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Home > Blog > Labor and Employment > Cancer Victims Are Protected Under the Americans with Disabilities Act

Cancer Victims Are Protected Under the Americans with Disabilities Act


When most people think of protection under the Americans with Disabilities Act (ADA), they think of protection for those with physical or mental impairments—such as someone who is confined to a wheelchair—who can otherwise face job discrimination and undue hardship when it comes to employers providing reasonable accommodations at work.

However, what many people do not necessarily realize is that people suffering from cancer also deal with a fair amount of job discrimination and undue hardships, so much so that the Equal Employment Opportunity Commission (EEOC) recently published guidance regarding how the ADA covers people who have cancer. Specifically, according to the EEOC, people who have cancer—including cancer in remission—should easily be found to have a disability under the ADA (and hence be protected under the law).

Reasonable Accommodations

Given the most common symptoms and side effects of cancer and/or treatment for it, there shouldn’t be a waiting period for an individual to have access to reasonable accommodations (as there is under the Family Medical Leave Act). Reasonable accommodations that employers are expected to provide include, but are not limited to:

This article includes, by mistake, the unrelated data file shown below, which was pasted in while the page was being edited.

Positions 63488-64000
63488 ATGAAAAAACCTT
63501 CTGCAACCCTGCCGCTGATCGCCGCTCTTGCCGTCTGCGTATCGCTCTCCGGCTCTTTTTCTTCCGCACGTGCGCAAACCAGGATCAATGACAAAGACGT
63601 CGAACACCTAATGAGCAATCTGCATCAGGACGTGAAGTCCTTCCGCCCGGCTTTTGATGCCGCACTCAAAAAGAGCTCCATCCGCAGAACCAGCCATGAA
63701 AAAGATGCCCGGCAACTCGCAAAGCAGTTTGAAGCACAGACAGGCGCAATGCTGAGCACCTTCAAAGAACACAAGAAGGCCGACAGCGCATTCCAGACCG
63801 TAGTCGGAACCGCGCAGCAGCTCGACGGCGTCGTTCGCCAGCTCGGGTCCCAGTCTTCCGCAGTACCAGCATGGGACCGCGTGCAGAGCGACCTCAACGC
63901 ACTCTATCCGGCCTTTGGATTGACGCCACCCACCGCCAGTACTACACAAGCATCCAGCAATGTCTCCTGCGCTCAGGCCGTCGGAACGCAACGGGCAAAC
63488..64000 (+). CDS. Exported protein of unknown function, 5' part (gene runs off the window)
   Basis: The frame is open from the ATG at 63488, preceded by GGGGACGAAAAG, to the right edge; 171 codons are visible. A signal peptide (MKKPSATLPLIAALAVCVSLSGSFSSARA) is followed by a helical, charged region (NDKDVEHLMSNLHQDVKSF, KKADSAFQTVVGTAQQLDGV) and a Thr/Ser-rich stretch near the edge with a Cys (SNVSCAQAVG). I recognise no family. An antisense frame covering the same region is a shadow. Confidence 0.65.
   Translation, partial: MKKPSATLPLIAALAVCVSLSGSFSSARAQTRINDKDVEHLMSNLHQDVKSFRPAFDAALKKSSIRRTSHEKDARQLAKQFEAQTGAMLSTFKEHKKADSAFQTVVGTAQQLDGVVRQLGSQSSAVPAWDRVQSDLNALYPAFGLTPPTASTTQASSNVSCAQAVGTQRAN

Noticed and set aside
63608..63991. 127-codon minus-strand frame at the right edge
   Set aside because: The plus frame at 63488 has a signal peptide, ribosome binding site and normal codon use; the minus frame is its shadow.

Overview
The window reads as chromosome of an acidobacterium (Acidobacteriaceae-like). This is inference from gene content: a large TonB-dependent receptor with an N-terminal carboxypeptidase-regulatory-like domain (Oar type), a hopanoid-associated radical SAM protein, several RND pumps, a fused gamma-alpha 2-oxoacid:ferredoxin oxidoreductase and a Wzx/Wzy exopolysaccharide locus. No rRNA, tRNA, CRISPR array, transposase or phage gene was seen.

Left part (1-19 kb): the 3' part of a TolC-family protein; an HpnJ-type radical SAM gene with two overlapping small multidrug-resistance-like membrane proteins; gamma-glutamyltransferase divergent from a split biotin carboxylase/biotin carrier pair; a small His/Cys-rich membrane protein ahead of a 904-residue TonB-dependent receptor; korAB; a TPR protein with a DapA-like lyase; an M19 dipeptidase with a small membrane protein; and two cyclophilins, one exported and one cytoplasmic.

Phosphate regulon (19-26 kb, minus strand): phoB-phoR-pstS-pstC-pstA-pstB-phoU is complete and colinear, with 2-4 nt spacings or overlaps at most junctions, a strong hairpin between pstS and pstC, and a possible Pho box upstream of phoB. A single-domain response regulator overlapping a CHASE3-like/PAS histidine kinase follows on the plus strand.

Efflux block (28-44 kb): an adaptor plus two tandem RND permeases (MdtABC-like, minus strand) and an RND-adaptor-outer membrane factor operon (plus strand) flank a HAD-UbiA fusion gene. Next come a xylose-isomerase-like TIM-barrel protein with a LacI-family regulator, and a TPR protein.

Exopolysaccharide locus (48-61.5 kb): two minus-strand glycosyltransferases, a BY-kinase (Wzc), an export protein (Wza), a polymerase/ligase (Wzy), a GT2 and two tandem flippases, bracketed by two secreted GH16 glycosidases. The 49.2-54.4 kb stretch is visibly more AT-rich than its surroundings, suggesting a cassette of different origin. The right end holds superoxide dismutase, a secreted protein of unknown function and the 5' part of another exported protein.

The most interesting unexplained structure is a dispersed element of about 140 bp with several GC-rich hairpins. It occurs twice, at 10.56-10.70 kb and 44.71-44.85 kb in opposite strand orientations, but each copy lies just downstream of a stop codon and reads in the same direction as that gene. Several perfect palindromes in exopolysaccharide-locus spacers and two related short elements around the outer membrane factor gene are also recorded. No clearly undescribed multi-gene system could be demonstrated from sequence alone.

• Breaks to take rests and/or medication;
  • Leave for doctor’s appointments or related needs;
  • Any necessary modifications to work schedules, such as providing employees with the option of working from home, if needed;
  • Other adjustments that may be needed, such as modifications to the office temperature, etc.; and
  • A transfer to a vacant position which can provide accommodation for additional leave if the leave in the current position has already been extended but can no longer officially be accommodated for that particular position.

The Family Medical Leave Act (FMLA)

FMLA also provides employees with certain rights, such as those who have worked at the organization for at least one year and have worked at least 1,250 hours within the previous 12 months. These employees are entitled to 12 workweeks of leave in order to care for themselves or a family member. This time does not have to be taken all at once, and, in fact, can be spread out in order to best address necessary doctors’ appointments, emergencies, treatments, etc.

Discrimination against Cancer Victims in Florida

Florida’s history with providing employees with their rights under the law is rocky; specifically, employees have had to sue employers for firing them only months after being diagnosed with cancer, in addition to employers denying leave, forcing employees suffering from cancer to work when they are physically unable to, and threatening these employees for taking time off. In 2010, one victim was awarded $8.1 million by a federal jury in the Southern District of Florida for this outright discrimination.

Florida Disability Discrimination Attorneys

If you suffer from an illness and suspect that you are being subject to job discrimination, or have dealt with your employer being unwilling to make reasonable accommodations for your illness or disability in the workplace, we can help. Robert S. Norell has represented people in state and federal employment discrimination actions throughout the greater Fort Lauderdale area for over 20 years. Contact us today and we’ll help you get on the road to recovery.




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